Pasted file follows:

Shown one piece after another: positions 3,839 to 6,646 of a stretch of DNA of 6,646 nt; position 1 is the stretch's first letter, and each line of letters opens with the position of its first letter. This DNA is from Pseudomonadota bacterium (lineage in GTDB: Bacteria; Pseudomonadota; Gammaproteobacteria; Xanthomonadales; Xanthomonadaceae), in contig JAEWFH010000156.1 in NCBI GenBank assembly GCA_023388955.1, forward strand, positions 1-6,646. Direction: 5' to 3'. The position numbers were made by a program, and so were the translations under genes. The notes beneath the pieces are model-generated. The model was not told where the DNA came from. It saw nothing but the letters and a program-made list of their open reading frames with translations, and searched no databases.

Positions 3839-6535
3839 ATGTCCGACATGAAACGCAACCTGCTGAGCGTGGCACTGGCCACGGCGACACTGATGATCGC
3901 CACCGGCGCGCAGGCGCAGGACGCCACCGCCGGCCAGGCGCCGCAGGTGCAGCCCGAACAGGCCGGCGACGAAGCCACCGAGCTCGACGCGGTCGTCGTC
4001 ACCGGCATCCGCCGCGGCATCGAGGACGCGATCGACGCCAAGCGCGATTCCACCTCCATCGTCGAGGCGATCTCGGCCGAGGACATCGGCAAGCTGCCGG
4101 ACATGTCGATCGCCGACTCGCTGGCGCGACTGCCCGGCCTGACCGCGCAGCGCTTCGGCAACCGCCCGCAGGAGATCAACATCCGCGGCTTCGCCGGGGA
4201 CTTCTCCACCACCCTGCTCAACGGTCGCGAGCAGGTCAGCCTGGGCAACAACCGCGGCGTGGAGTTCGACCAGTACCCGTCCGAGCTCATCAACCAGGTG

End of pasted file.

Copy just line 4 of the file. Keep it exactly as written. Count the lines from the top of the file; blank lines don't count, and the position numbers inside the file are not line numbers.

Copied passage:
3901 CACCGGCGCGCAGGCGCAGGACGCCACCGCCGGCCAGGCGCCGCAGGTGCAGCCCGAACAGGCCGGCGACGAAGCCACCGAGCTCGACGCGGTCGTCGTC